Pope Francis, it seems, is a popular guy. Many around the world, Catholic or not, look up to and respect him for his humility and simplicity — for breaking tradition by washing the feet of women, Muslims and prisoners on Holy Thursday, for embracing the sick and disabled, for denouncing inequity and championing justice. He has called for the installation of shower facilities for the homeless in St. Peter’s Square while he himself lives in a simple apartment and foregoes many of the trappings of the past.
His popularity is not universal, of course, not even among the world’s 1.2 billion Roman Catholics. But according to a poll released last year by the Pew Research Center, nine out of 10 American Catholics see Pope Francis as compassionate and humble, and more than 80 percent hold favorable views of him. Among all American adults, not just Catholics, 62 percent rate Pope Francis favorably.
To understand the man who humbly leads the world’s largest Christian denomination while serving and speaking for the poor, for refugees, for the imprisoned and even the condemned, you need to begin by understanding his personal faith and spirituality. His approach to prayer and decision-making and his sense of social justice and advocacy stem from a deep place of openness, freedom and surrender to God that are hallmarks of his life as a Jesuit priest. He is, first and foremost, a man for God and others, for both prayer and action.
To understand Pope Francis is to encounter the 16th-century Spanish founder of the Jesuit order, St. Ignatius of Loyola, who was quite literally hit by a cannonball and seriously wounded during a fight against the French in Pamplona in 1521. During his six months of recovery, he experienced a conversion and began a spiritual journey that would lead to becoming a priest, gifted spiritual director and founder of the Jesuit order.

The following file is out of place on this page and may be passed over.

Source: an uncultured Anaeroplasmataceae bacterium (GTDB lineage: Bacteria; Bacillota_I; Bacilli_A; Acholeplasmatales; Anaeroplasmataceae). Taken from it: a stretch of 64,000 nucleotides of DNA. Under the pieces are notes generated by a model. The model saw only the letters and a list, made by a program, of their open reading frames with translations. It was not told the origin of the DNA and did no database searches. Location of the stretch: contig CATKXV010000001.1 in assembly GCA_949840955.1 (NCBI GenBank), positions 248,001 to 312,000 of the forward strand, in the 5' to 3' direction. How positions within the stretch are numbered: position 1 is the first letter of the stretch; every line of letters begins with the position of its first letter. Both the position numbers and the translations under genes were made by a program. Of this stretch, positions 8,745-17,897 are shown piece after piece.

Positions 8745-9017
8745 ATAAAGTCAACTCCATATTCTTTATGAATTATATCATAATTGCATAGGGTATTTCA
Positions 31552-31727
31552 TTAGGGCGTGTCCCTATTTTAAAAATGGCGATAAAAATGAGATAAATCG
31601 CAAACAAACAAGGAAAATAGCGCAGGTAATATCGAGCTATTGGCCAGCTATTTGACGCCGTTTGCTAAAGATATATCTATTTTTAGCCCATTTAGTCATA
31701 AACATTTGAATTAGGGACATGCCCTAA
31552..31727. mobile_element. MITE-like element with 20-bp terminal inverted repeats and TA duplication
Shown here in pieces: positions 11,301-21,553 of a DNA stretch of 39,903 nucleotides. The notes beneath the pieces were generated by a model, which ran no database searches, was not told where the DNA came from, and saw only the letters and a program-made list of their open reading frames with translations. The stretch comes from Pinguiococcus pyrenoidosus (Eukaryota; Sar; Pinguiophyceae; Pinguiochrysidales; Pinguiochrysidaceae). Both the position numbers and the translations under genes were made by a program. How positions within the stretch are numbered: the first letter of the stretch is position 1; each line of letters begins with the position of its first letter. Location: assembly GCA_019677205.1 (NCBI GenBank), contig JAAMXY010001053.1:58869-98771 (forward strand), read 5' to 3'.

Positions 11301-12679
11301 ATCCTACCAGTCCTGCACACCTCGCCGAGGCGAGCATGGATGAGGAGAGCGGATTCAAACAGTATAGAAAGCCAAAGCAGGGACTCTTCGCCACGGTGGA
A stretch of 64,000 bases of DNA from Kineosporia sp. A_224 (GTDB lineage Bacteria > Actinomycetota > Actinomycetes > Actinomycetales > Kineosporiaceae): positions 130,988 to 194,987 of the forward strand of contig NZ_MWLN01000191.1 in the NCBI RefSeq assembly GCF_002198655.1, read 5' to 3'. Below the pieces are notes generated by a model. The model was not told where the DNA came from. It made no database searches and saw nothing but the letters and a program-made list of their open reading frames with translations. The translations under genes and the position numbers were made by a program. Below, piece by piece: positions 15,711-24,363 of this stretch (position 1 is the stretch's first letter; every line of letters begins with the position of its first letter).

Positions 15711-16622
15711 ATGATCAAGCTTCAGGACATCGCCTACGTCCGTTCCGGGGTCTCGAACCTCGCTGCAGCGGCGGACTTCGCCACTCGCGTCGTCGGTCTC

Along the way, Ignatius kept a journal, noting his spiritual insights and those of others. Those notes became the basis of his “Spiritual Exercises,” a manual for prayer, discernment and the spiritual life, and one of the most influential books ever written. Not a 16th-century self-help book, it is, rather, a guide for leading others through a series of meditations, prayers, and mental and imaginative contemplations to discern God’s will and grow closer to him. Traditionally, the exercises take place over the course of a 30-day retreat. The goal was to create not monks but “contemplatives in action” — men and women who reflect deeply on their calling as Christians and are thus moved to action.
At the heart of the Exercises is the idea of “finding God in all things,” and to do so means paying close attention to the world around us and looking for God even where we least expect him and where we might not care to look — in the eyes of the poor, in the hearts of criminals, in our own failings, weaknesses, and addictions. To live by such a contemplative ideal requires a willingness to let go of what we think we want for ourselves and remain open to what God wants to do in and through us.
The Spiritual Exercises were never designed solely for Jesuit priests, however. From the very beginning, Ignatius recognized that not everyone can go away for a 30-day retreat. In one of a series of “annotations” to the Exercises, he suggested a version that allowed people to carry on with their busy lives while they went through the Spiritual Exercises.
In the St. Louis area, these “19th Annotation” retreats “in everyday life” have been offered by the non-profit Bridges Foundation for 30 years and are open to Christians of all denominations. For more information, including a schedule of free information sessions, visit the group’s website: bridgesfoundation.org.
Steve Givens is a spiritual director and published writer on Christian spirituality. He is a member of Incarnate Word Parish in Chesterfield and a trustee of the Aquinas Institute of Theology.